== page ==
Nobel Peace Prize winner Malala Yousafzai doesn't think much of Donald Trump, calling his proposal to stop Muslims from coming into the US "tragic" and arguing that comments like his lead to more terrorism.
"Well, that's really tragic that you hear these comments which are full of hatred, full of this ideology of being discriminative towards others," Yousafzai told the AFP news service.
In a separate interview with the UK's Channel 4, she argued Trump's comments aren't just tragic but dangerous:
I can just highlight one thing. The more you speak about Islam and against all Muslims, the more terrorists we create.
So it's important that whatever politicians say, whatever the media say, they should be really, really careful about it. If your intention is to stop terrorism, do not try to blame the whole population of Muslims for it because it cannot stop terrorism. It will radicalize more terrorists.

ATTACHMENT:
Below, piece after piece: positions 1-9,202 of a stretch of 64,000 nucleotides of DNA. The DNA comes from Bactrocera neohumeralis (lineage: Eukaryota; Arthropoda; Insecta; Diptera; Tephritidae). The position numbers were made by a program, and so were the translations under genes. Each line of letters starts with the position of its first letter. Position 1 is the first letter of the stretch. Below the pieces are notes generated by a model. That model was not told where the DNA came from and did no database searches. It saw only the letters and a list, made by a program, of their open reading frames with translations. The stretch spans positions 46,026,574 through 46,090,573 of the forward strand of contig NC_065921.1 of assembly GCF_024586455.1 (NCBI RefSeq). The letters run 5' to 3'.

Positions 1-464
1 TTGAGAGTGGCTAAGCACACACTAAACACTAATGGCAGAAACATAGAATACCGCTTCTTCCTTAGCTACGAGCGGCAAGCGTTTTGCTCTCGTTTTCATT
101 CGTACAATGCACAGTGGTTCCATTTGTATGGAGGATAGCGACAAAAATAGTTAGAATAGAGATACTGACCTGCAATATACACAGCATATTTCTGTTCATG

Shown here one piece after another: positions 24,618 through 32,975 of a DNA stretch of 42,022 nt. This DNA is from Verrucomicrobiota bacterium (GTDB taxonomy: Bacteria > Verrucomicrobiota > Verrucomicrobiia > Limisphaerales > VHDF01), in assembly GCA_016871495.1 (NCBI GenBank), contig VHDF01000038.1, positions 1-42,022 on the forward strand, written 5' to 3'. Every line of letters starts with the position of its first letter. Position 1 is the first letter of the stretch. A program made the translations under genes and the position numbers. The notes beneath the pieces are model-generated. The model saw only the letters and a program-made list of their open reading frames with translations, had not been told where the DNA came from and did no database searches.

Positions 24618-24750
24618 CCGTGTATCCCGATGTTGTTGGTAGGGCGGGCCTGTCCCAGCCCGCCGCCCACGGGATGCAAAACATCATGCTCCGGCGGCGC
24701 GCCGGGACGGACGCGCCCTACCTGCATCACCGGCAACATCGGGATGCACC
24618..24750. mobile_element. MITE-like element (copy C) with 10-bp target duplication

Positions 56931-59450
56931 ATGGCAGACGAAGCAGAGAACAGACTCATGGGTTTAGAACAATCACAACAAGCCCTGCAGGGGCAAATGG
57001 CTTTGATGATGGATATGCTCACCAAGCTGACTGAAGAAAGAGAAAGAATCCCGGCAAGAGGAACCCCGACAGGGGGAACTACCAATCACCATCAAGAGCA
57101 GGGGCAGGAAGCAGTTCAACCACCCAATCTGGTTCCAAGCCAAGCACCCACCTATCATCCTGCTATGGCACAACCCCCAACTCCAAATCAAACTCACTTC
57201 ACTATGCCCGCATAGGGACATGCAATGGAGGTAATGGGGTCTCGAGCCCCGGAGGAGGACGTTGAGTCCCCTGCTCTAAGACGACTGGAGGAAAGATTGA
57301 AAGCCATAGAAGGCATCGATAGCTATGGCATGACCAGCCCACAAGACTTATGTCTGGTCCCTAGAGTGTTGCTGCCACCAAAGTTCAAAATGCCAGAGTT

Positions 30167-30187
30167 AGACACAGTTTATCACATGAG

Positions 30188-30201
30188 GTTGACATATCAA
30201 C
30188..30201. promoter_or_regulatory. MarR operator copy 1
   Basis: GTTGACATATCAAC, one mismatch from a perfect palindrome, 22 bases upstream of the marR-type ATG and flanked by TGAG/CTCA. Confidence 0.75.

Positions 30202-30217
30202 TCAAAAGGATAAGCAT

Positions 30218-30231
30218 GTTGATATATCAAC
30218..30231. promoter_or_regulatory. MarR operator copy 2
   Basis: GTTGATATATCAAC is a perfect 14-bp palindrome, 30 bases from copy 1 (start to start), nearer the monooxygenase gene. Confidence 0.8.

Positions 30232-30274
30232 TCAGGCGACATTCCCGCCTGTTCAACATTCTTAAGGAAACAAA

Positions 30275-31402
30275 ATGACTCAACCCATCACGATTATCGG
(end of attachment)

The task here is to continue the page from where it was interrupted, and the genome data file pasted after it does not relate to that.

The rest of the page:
Yousafzai, who is from Pakistan, became a worldwide icon after being shot in the head by the Taliban in 2012 because she advocated for women's education. She now lives in Birmingham, England.
- The story of how Malala won the world's attention and became an international activist is less straightforward, and more troubling, than you might remember, Marie Brenner wrote in Vanity Fair in 2013.
- But it's not just Trump. Islamophobia in the US goes well beyond him, and many of Malala's criticisms could apply to other Republicans as well, Max Fisher writes for Vox.